Most birthdays are celebrated with cake and funny hats, but America’s first functioning cap-and-trade program marked five years of carbon dioxide allowance auctions by raising over $US100 million for clean energy efforts across the northeast US.
The Regional Greenhouse Gas Initiative sold over 38 million carbon allowances early last week during its 21st carbon auction at a clearing price of $US2.67, generating $US102.5 million for the nine participating member states.
Despite selling 100 per cent of all allowances offered for sale, prices in this auction swooned a bit from the record high set during RGGI’s previous auction in June. This raises an important question – if carbon markets are driving clean energy investments while emissions fall, does the auction price even matter?
Carbon market swings belie overall stability
RGGI held its first auction in 2008, and since then prices more or less remained steady until the shale gas revolution and economic recession cut power demand and emissions, with prices generally hovering around $US2 for a permit to emit one ton of carbon beyond the system’s 'cap'.
Available allowances built up as demand fell, and the market was soon oversupplied. In response to these changing market dynamics, RGGI member states agreed to reform the program earlier this year, cutting the system’s cap by 45 per cent starting in 2014, with an additional 2.5 per cent decline every subsequent year from 2015-2020. This response to market conditions, it should be noted, is the type of flexibility the European Union’s Emissions Trading System has had trouble enacting.
The market responded in turn, and auctions held in March and June rebounded by selling out of all available permits at climbing clearing prices of $US2.80 and $US3.21, respectively. With cap-and-trade concern at an all time high due to the Australian market’s pending rollback and slow recovery of prices in the EU ETS, RGGI’s price stumble could be cause for concern by some – especially as carbon prices slip in California’s nascent carbon market.
What if 'success' isn’t a high price on carbon?
But here’s the thing: So what if allowance prices in RGGI (or any carbon market) stumble? The value of any single allowance only reflects what the polluting entities and market participants think their emissions and emissions reductions measures are worth under the cap.
When the system’s functioning, that cap will be consistent with the trade occurring within the market. And when the system’s functioning well, it will drive investment in the kinds of technologies that cut emissions across the board. Put another way, 'success' may simply be the fact that there’s a working carbon market in place, providing incentive to either cut pollution or pay for clean energy.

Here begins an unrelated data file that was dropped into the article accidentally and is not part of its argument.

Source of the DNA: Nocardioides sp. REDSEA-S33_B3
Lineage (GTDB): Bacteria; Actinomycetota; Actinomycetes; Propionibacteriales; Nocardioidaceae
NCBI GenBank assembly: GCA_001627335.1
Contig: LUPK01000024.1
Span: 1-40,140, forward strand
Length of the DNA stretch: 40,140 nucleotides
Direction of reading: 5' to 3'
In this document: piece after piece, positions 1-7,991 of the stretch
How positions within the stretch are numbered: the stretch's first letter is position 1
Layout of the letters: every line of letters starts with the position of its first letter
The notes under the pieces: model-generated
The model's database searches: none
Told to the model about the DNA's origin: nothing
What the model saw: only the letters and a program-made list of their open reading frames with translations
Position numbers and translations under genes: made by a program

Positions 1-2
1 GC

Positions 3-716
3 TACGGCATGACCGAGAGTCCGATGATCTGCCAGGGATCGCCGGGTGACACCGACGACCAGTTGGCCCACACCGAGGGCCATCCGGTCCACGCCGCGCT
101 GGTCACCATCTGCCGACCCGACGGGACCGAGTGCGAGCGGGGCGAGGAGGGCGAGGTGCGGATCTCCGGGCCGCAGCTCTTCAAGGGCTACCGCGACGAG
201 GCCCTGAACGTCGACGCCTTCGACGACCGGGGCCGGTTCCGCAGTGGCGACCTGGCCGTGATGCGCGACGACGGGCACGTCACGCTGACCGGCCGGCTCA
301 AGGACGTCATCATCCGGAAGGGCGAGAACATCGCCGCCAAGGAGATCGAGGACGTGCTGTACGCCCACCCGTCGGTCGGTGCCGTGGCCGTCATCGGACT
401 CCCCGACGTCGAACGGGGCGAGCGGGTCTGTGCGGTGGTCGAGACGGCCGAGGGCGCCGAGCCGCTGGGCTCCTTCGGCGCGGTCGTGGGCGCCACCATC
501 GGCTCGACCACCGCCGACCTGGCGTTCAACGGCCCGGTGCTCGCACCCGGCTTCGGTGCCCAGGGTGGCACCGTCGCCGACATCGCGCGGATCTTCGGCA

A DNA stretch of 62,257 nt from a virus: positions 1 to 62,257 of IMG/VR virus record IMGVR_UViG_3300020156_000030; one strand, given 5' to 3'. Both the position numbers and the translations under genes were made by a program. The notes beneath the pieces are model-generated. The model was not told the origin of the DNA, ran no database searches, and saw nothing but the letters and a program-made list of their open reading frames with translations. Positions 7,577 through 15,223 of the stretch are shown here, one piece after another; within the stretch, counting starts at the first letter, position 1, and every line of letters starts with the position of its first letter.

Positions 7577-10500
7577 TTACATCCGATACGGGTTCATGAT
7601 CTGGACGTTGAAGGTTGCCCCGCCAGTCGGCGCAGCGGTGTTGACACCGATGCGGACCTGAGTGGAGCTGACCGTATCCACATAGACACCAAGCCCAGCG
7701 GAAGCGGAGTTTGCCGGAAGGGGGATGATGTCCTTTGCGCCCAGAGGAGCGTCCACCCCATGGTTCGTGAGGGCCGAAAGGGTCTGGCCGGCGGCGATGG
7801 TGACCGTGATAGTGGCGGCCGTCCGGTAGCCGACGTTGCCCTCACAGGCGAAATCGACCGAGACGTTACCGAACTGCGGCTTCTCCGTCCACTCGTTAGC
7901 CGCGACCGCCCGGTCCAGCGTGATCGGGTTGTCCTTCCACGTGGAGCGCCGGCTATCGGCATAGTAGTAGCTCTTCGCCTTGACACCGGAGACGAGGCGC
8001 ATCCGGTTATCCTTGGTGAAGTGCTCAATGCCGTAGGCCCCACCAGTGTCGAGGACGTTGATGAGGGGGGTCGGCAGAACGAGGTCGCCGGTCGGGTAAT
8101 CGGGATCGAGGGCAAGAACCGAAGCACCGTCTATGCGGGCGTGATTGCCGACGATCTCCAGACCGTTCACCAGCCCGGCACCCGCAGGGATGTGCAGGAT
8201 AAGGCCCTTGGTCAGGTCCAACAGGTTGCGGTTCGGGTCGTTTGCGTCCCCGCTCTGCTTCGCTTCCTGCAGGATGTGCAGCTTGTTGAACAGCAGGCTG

That’s important, especially considering the investment constraints currently facing clean energy developers, generally declining public funding for renewable projects, and the political challenges setting and maintaining the 'right price' on carbon. Jesse Jenkins recently laid out this theory in a thorough and well-reasoned piece, from which I’ll borrow a key quote:
Accumulating the social benefits of carbon through markets
Bingo. Cumulative proceeds from RGGI auctions currently total $US1.4 billion dollars, and that amount may hit $US2 billion as early as 2020. Those dollars are divvied up and invested in initiatives chosen by each member state like energy efficiency, renewable energy, utility bill assistance, and greenhouse gas abatement programs.
Since 2008, RGGI has seen a 30 per cent reduction in regional power sector emissions and 84 per cent of all allowances have been sold to electricity generators and their corporate affiliates. System investments have already returned $US1.3 billion in energy bill savings, offset 27 million megawatt-hours of electricity generation, and prevented 12 million tons of emissions – all at the same time member states increased GDP twice as fast and cut carbon 20 per cent faster as other states. Is it any wonder the northeast US routinely ranks at the top of energy efficiency lists?
The same trend is apparent in California’s carbon market. The system’s value has boomed to an estimated $US1 billion dollars, generated hundreds of millions of dollars earmarked for clean energy and emissions reduction, and routinely sold out of available allowances during auctions.
All of these points illustrate that in a well-functioning cap and trade system, the social cost of carbon is paid by those who create the emissions, while revenue from those sales creates direct economic and environmental benefits for the people who bear the burden of that carbon pollution.
It’s kind of the ideal outcome during a period where political action on climate is almost non-existent and private investment in decarbonisation is far from abundant. Analysts often focus on considering the price of carbon within a market as the ultimate indicator of its health, but with 60 carbon pricing systems underway worldwide and international linkages starting to take hold, maybe it’s time to reconsider exactly what we consider 'success' in carbon markets.
Silvio Marcacci is principal at Marcacci Communications, a full-service clean energy and climate-focused public relations company based in Washington, DC.
Originally published by CleanTechnica. Republished with permission.